• What not to miss:  This group of lesser appreciated species.
  • Tip #1:  A spotting scope is always a good idea if you have access to one.
  • Tip #2:  Avoid traversing minimum maintenance roads in the RWB following precipitation or when they are wet.
  • Tip #3:  Avoid phoning me for assistance if you fail to follow Tip #2.
  • Tip #4:  Do not be intimidated if you are unable to master shorebird identification right away, enjoy learning something new during each foray.  Have fun!
  • Tip #5:  If possible, go shorebirding with an experienced individual or as part of an organized field trip.
Stilt Sandpipers
Stilt Sandpipers and one White-rumped Sandpiper.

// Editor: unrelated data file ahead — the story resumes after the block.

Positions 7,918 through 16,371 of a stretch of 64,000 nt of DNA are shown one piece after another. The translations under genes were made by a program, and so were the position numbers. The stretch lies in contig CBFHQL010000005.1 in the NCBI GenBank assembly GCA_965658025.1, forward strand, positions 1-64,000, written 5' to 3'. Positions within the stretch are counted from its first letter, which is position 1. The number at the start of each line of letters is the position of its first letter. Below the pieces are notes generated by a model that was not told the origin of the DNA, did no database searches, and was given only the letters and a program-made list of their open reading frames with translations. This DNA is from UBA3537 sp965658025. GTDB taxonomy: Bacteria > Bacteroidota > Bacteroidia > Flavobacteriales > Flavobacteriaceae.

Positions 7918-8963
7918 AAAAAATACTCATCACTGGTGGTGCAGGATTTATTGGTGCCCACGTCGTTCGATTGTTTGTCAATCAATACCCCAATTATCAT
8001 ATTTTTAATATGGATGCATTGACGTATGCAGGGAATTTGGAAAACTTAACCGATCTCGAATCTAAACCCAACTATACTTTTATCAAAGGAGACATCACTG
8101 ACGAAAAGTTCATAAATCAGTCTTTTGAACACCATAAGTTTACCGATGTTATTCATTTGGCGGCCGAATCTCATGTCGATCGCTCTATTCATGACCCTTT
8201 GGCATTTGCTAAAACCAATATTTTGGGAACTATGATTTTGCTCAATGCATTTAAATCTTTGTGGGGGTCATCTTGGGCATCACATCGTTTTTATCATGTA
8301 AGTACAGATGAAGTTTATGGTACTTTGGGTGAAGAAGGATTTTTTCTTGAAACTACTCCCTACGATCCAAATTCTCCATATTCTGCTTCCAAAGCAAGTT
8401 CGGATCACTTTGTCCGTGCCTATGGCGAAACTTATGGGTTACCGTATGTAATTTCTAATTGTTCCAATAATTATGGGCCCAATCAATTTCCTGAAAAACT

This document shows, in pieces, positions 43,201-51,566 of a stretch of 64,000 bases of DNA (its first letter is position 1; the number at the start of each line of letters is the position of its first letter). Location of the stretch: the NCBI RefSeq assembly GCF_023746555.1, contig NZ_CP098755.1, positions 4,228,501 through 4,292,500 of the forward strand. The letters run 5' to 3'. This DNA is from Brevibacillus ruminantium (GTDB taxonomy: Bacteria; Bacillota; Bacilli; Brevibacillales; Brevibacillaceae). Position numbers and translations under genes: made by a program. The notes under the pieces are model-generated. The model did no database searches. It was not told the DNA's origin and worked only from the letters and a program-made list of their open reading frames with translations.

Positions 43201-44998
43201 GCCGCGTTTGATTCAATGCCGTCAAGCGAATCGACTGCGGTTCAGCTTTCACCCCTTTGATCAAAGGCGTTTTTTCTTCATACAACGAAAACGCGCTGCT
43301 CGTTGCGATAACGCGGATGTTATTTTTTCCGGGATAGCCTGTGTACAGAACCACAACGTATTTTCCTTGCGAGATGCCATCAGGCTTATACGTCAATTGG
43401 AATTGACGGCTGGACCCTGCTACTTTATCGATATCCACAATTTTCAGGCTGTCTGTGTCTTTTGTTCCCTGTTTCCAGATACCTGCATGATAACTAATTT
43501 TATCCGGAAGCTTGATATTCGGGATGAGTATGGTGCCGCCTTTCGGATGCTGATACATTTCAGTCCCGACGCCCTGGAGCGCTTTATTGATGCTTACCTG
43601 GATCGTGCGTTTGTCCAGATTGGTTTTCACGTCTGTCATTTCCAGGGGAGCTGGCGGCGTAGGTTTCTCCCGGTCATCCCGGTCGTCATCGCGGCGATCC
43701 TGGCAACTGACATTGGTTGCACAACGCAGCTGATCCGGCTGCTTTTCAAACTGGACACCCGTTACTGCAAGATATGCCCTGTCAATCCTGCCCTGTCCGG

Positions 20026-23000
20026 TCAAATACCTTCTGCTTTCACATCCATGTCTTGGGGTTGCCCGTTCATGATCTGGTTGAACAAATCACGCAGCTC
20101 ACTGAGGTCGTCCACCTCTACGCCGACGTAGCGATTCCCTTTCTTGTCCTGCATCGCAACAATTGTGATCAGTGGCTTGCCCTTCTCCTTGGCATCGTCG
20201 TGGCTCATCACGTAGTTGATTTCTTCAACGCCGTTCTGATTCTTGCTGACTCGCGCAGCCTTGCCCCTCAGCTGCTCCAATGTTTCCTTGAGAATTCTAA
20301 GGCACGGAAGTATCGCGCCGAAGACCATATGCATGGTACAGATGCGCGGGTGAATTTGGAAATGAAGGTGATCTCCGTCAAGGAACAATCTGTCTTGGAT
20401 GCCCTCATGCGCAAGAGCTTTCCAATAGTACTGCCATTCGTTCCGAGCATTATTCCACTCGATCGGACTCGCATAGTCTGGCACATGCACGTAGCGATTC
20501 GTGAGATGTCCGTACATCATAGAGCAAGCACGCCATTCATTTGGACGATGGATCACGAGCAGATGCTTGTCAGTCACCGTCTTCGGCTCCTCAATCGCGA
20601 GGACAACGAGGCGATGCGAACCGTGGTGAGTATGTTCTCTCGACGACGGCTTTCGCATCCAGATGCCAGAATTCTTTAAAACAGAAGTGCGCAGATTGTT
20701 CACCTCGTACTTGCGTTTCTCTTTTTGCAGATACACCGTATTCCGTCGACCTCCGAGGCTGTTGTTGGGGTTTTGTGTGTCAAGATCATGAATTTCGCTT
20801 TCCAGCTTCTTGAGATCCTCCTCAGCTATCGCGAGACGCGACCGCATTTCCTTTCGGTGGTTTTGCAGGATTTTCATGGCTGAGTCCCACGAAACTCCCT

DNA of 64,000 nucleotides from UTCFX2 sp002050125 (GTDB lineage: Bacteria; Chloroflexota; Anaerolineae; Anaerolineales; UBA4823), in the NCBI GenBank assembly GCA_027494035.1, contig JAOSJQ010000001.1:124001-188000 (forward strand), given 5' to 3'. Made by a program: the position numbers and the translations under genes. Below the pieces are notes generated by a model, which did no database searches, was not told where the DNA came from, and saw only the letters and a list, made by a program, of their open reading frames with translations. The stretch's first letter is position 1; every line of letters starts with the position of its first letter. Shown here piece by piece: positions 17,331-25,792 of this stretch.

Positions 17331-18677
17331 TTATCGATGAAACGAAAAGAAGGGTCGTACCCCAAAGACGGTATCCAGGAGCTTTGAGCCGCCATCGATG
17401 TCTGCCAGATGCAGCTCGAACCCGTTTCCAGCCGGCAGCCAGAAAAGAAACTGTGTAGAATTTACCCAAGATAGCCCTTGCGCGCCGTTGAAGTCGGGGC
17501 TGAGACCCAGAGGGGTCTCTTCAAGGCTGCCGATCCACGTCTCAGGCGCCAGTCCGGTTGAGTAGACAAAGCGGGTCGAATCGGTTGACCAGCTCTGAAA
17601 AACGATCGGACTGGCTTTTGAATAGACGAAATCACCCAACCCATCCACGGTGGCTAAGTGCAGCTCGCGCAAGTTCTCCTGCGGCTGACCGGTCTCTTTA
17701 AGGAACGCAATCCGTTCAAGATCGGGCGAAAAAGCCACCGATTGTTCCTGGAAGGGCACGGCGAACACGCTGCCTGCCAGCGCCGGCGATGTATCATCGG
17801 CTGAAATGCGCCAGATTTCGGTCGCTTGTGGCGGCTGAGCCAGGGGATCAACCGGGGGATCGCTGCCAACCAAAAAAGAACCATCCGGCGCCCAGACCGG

Nongame Bird Blog

About Joel Jorgensen

Joel Jorgensen is a Nebraska native and he has been interested in birds just about as long as he has been breathing. He has been NGPC’s Nongame Bird Program Manager for eight years and he works on a array of monitoring, research, regulatory and conservation issues. Nongame birds are the 400 or so species that are not hunted and include the Whooping Crane, Least Tern, Piping Plover, Bald Eagle, and Peregrine Falcon. When not working, he enjoys birding.